Mosquito-proof fabric 2023


An Auburn University lab sample of a novel material resembles cloth. But it addresses one issue. “We’ve discovered a unique knit: By its geometric structure, it blocks mosquito bites,” explains University associate professor of entomology and plant pathology John Beckmann.

Beckmann intended to find a new way to combat mosquitoes, which carry malaria, dengue fever, and West Nile virus and kill hundreds of thousands of people worldwide, especially children under five in underdeveloped nations. Millions survive illness yet miss days or weeks of work. Of course, even non-infectious bites are unpleasant.

Long-sleeve shirts don’t protect. The researchers tested current apparel and discovered that even tight knits like Under Armour compression gear didn’t stop bites maintain the insects alive by extending their arms into an enclosure and getting bitten; for this study, they performed the same thing while wearing various fabric sleeves.) Insects may bite through even larger holes in woven cloth.

Mosquitoes kill hundreds of thousands annually

The mosquito’s needle-like proboscis is longer than most cloth. A fascicle, composed of “six serrated blades and microneedles,” can bend at 90 degrees, while stylets, which vibrate like tiny drills, “saw” skin.

The scientists used knitting machines that could be configured with numerous patterns to find a bite-blocking pattern. “Knitting is like tying little knots—you’re making loops and wrapping loops through loops,” Beckmann adds. “You can create a microscopic chainmail effect by doing it geometrically.” The fabric is precisely constructed to prevent insect entry as it stretches and bends.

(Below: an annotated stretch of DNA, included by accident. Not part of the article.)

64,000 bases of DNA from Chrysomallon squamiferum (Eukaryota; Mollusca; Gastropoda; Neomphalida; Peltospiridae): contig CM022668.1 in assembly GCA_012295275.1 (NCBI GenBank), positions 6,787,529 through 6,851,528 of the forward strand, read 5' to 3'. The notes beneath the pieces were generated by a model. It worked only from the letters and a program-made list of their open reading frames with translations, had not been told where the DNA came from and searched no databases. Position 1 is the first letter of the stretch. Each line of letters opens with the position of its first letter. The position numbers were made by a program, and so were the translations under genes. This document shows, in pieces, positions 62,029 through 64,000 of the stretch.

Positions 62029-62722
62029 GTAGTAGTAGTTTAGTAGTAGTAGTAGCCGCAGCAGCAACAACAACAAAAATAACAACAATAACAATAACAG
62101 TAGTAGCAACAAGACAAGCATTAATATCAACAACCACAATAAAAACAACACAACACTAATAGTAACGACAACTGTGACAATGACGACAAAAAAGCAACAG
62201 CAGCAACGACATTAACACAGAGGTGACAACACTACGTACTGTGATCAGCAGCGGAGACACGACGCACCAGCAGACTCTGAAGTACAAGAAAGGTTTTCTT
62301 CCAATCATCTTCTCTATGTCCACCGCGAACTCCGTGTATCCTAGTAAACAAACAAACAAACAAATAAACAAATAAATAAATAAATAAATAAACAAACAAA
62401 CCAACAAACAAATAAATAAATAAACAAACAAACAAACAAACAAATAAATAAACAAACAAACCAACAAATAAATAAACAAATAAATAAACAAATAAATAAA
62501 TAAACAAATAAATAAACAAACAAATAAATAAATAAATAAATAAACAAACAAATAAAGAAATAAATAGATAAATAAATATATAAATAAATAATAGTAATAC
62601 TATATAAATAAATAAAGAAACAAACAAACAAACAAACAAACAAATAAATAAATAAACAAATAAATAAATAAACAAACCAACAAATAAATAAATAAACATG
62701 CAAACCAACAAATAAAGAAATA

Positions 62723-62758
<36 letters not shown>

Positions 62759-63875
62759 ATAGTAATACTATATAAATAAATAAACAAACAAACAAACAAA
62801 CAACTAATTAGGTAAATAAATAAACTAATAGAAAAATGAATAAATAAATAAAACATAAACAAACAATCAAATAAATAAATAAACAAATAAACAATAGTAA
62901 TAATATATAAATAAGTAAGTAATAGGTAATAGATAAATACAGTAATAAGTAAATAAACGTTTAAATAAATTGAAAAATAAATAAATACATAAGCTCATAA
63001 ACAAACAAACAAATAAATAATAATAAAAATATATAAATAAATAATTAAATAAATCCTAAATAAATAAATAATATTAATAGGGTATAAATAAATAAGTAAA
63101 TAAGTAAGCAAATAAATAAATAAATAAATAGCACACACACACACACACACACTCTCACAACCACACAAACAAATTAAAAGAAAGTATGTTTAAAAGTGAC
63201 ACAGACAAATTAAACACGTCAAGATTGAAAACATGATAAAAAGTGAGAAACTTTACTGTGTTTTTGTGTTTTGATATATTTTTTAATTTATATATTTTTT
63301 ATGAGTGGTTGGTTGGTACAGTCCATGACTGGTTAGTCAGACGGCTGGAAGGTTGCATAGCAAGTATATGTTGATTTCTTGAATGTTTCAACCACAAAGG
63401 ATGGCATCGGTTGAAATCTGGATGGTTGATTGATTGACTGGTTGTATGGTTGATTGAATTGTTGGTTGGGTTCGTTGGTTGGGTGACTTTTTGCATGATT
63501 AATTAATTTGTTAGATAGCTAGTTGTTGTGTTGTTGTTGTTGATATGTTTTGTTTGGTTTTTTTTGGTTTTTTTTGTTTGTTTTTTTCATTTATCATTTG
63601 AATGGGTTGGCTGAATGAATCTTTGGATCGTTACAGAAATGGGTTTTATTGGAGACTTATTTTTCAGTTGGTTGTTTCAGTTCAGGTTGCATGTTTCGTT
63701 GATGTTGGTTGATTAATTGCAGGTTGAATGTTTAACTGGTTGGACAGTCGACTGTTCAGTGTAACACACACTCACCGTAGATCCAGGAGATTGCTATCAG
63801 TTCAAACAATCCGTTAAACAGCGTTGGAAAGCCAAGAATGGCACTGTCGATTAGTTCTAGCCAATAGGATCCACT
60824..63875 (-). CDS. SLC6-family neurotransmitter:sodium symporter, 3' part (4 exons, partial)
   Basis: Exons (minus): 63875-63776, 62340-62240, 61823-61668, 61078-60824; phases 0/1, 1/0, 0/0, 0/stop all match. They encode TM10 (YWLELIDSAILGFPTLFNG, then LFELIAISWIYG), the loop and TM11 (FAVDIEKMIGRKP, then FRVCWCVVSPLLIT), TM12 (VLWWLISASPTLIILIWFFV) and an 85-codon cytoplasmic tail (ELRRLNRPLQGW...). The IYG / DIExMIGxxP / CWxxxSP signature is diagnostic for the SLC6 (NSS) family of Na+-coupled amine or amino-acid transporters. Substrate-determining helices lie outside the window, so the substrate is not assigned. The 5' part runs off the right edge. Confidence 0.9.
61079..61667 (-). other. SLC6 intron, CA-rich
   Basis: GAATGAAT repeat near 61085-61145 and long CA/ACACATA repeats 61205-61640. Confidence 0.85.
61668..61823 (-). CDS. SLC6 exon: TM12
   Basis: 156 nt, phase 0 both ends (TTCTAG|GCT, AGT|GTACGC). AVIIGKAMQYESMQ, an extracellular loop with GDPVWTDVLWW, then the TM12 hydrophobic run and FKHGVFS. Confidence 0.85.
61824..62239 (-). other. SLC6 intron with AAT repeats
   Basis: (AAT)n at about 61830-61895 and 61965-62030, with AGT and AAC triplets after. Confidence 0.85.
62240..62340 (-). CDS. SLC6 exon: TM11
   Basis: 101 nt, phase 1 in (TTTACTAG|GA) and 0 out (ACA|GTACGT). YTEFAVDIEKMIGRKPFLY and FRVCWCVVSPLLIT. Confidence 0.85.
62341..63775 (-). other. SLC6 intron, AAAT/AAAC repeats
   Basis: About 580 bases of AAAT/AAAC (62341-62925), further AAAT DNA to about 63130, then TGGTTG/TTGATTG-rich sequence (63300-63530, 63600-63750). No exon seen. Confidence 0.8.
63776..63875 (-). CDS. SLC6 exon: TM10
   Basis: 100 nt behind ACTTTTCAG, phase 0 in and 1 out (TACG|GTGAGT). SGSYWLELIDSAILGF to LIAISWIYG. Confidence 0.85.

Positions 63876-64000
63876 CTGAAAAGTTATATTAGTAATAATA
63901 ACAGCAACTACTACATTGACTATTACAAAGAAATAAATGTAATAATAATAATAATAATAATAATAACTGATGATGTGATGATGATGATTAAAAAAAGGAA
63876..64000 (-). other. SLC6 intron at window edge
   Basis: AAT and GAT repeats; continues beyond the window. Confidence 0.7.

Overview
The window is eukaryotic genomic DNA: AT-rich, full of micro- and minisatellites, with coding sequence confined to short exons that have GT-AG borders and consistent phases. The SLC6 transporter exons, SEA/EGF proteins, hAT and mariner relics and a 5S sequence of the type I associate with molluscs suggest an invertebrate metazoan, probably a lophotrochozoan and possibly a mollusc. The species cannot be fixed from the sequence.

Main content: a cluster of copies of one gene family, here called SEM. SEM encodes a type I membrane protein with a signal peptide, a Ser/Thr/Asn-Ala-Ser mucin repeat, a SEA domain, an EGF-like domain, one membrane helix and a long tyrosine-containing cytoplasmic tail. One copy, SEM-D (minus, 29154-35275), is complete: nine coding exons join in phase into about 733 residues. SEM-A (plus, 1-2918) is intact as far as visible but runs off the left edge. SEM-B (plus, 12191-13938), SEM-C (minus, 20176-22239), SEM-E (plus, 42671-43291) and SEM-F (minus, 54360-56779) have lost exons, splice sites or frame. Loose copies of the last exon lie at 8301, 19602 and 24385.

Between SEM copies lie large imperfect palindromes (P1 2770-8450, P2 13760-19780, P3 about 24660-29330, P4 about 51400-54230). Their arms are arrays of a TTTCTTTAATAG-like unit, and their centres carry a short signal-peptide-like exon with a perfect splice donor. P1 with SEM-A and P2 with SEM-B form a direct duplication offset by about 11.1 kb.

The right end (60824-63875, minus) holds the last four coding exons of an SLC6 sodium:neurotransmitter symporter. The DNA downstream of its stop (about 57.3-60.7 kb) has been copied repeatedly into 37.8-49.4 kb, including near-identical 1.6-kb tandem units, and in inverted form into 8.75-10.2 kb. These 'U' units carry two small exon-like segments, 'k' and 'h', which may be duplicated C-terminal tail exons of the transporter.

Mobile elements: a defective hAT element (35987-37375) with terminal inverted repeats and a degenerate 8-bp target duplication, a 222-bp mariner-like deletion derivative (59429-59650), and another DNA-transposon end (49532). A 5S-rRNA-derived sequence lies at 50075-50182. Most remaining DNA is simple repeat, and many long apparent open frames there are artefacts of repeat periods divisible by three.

Since mosquito-borne illnesses are the major issue in tropical climes, comfort was the next issue. “You want to change the hole just enough so the mosquito can’t get through, but it provides enough airflow that it’s comfortable,” he explains.

Some graduate students compare it to Lululemon leggings after many tweaks to increase comfort. The team is using a Spandex-polyester blend, but the design may be applied with other materials.

Over the following year, they will improve comfort and launch a clothing line. Beckmann hopes clothing producers license the knitting design, which could be used in nearly any garment. A knit baby onesie might be used in a malaria-ridden region. Production costs shouldn’t exceed textile manufacturing.

He says this is a low-cost vector-borne illness therapy. Bed nets are beneficial when someone is under them, and governments can treat neighborhoods with pesticides, but only so far.

Beckmann has also studied mosquito sterilization and genetic modification, which involves government oversight and a lot of work. “More and more, I’ve just been thinking realistically: What can feasibly stop vector-borne disease?” he asks. Researchers overthink issues and devise the most intricate answers. I think the easiest answer is best.”

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